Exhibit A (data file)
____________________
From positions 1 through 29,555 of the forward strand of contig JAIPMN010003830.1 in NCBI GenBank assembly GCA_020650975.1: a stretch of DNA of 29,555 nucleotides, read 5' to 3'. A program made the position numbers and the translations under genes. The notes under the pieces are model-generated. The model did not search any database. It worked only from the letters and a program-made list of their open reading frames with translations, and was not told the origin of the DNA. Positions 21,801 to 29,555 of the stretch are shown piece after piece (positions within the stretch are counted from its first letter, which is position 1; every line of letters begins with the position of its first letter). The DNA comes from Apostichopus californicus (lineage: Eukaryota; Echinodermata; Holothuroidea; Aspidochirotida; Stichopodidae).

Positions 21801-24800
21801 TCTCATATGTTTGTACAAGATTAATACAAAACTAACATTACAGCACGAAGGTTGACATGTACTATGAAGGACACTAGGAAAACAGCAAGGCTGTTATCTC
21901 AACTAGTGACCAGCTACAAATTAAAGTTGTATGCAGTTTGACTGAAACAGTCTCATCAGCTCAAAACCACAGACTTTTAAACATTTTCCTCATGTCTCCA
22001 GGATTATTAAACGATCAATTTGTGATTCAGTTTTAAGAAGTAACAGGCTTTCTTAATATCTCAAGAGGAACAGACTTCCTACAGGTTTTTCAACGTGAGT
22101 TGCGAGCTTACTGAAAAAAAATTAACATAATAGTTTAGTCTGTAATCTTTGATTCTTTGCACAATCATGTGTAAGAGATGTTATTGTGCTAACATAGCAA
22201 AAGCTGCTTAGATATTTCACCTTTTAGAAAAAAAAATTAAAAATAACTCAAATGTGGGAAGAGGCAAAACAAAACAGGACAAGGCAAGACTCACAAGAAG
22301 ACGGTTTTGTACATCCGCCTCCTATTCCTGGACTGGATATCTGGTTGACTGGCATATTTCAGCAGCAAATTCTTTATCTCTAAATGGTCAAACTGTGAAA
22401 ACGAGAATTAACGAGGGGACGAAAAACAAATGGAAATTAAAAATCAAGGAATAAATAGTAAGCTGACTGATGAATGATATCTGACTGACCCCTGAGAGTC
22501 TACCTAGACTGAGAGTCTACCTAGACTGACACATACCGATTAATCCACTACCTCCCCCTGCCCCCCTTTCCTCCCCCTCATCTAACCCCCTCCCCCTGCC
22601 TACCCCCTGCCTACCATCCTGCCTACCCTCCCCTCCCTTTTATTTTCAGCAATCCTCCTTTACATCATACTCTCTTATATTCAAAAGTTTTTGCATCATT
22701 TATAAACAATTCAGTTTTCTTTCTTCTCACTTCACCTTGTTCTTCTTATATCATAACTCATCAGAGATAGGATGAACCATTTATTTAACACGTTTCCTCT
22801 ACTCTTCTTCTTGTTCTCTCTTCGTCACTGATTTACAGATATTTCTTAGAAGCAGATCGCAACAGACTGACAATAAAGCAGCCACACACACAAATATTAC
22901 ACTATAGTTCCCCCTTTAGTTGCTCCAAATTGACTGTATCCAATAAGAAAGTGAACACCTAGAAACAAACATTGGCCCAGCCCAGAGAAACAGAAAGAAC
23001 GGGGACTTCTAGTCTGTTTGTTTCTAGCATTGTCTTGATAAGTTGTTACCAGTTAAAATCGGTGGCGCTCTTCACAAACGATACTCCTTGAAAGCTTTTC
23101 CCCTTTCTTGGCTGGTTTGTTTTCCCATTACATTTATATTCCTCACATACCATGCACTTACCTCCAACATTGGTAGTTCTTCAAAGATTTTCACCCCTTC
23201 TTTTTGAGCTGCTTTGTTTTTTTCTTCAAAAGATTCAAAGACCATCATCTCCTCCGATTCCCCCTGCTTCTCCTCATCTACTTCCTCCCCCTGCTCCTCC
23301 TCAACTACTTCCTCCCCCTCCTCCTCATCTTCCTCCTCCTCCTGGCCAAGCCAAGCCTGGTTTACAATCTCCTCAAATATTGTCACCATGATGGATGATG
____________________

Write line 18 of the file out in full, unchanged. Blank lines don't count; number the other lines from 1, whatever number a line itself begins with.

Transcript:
23301 TCAACTACTTCCTCCCCCTCCTCCTCATCTTCCTCCTCCTCCTGGCCAAGCCAAGCCTGGTTTACAATCTCCTCAAATATTGTCACCATGATGGATGATG